• Provides clear numbers. As part of the image headline and comparison text, we see concrete numbers: 6 meals vs. 3 meals; ready in 20 min or less. This makes the ad feel as if it’s backed by data, and thus, for many, more trustworthy. We also see a great, concrete price listed in the copy headline: “Start for just $3.99/meal!” 
  • Is a scroll-stopping bright color. The bright yellow stands out against other images on one’s feed.
  • Uses emojis in the copy. Using emojis to help set off a list of value props is one of our tried-and-true methods for creating compelling, clickable ad copy. It’s icing on the cake that Hello Fresh also used emojis in the description, which helps separate it from the copy headline.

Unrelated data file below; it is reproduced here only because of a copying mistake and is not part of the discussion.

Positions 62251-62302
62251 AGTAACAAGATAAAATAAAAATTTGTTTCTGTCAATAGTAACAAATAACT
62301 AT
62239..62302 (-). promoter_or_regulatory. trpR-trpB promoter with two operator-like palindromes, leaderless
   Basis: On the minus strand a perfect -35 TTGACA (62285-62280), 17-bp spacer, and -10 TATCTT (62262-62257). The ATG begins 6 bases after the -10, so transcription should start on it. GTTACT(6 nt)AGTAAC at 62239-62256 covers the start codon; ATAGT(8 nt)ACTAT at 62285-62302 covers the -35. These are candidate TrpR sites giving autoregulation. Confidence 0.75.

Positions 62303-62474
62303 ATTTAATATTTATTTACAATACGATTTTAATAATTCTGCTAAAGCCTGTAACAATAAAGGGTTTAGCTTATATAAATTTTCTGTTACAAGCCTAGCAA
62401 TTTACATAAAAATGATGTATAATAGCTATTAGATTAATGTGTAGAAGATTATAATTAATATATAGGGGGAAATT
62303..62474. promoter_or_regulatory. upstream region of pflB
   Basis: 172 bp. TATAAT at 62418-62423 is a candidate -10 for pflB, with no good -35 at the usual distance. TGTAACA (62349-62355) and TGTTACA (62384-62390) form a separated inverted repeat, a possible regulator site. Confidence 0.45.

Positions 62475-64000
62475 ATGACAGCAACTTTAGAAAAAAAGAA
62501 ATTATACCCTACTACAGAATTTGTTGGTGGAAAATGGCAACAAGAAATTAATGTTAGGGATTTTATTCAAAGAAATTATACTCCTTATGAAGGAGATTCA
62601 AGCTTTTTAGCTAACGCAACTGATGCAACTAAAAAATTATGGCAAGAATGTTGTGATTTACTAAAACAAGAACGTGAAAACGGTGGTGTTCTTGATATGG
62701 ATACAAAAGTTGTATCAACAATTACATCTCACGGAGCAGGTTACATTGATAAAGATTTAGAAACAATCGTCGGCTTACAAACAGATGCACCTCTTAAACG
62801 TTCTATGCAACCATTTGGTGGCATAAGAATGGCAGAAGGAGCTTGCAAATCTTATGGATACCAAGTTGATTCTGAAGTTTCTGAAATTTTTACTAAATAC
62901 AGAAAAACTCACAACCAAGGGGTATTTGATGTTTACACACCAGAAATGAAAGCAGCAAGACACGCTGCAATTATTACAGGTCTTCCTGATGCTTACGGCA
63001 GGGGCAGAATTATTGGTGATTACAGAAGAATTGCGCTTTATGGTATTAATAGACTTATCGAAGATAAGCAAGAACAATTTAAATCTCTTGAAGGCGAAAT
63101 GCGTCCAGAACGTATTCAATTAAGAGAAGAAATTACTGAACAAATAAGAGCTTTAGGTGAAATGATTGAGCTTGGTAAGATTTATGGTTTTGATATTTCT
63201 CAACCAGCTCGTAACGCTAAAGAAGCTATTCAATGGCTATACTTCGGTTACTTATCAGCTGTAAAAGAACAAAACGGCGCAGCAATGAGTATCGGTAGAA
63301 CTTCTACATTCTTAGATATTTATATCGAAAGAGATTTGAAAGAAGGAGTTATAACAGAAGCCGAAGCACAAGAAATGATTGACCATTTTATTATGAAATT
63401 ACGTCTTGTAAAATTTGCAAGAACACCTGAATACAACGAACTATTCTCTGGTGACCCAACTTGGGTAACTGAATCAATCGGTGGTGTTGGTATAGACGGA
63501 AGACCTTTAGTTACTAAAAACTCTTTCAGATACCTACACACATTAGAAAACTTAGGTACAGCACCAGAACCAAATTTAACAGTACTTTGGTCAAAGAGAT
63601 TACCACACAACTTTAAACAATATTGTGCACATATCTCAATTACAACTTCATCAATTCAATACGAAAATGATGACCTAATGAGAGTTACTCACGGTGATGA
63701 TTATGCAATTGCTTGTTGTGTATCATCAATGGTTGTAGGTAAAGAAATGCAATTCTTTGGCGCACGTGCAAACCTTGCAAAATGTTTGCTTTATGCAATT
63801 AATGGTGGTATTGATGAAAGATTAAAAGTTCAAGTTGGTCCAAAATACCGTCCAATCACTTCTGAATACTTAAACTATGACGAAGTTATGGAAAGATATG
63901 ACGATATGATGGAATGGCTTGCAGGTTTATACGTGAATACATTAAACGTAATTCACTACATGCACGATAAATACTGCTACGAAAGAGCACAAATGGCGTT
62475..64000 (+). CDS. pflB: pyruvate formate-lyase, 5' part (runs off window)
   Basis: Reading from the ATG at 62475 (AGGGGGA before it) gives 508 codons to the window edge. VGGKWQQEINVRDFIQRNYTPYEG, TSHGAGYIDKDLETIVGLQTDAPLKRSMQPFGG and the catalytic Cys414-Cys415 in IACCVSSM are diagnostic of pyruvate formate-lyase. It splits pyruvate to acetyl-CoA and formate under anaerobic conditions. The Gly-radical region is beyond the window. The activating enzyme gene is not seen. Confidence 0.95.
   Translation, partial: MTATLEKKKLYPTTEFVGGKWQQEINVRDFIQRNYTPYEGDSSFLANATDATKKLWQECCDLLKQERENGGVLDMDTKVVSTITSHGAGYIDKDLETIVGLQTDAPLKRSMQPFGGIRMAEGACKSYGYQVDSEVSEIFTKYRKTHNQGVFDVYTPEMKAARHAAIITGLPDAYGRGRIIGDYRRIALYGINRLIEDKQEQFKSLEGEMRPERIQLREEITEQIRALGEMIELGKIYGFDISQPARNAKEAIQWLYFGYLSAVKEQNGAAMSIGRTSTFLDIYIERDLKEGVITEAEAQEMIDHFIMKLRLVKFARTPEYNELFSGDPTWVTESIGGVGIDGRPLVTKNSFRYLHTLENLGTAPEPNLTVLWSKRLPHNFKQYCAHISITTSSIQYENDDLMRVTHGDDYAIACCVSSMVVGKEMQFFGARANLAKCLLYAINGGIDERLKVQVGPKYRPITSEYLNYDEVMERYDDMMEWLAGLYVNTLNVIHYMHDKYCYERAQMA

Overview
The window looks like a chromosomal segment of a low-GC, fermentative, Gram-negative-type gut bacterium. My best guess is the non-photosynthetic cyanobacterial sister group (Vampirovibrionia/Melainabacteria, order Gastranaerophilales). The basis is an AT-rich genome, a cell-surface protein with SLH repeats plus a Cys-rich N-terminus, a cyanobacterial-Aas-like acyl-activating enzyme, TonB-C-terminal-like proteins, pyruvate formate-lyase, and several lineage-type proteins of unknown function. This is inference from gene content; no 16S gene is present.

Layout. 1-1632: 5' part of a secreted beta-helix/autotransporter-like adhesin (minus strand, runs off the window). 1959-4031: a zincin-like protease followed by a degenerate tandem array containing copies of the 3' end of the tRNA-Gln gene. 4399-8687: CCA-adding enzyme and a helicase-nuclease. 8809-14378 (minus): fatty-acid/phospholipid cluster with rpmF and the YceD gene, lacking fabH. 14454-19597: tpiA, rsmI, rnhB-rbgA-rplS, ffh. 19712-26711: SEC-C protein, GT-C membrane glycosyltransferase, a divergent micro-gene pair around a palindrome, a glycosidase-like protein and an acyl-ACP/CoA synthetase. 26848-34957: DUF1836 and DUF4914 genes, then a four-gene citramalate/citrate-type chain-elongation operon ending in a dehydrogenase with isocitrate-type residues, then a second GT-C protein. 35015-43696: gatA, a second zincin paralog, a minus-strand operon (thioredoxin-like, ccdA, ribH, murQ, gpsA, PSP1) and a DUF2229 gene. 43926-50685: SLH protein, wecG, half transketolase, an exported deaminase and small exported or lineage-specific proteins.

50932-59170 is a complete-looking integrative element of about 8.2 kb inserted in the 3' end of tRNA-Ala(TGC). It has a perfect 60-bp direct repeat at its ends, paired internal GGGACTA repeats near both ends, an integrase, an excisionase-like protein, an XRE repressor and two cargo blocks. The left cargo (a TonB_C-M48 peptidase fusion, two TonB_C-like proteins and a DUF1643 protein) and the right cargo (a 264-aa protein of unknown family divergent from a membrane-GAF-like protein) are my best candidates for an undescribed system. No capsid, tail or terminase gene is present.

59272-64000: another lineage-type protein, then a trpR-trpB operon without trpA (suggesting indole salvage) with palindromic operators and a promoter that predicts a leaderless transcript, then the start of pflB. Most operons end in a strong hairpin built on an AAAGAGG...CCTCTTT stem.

7. Drizly – Facebook and Instagram Image Ad

What they’re selling: Online liquor store and alcohol delivery.

Drizly

Why the ad works:

  • Shows the app (with prices). Seeing a screenshot of the app adds a trust factor to it. For selling a regulated product like alcohol, this is particularly important so that people know it’s a legitimate business. Even better, the screenshot shows a real price for a bottle of wine—at $11, helping to entice buyers who are also looking for a good deal on wines. 
  • Showcases a relatable lifestyle. This lifestyle photo presents a laid-back, social, warm-weather vibe: it’s outdoors, with a cute dog, presumably at a public park. It makes the ad more relatable while reinforcing that their app can be used to order alcohol from anywhere.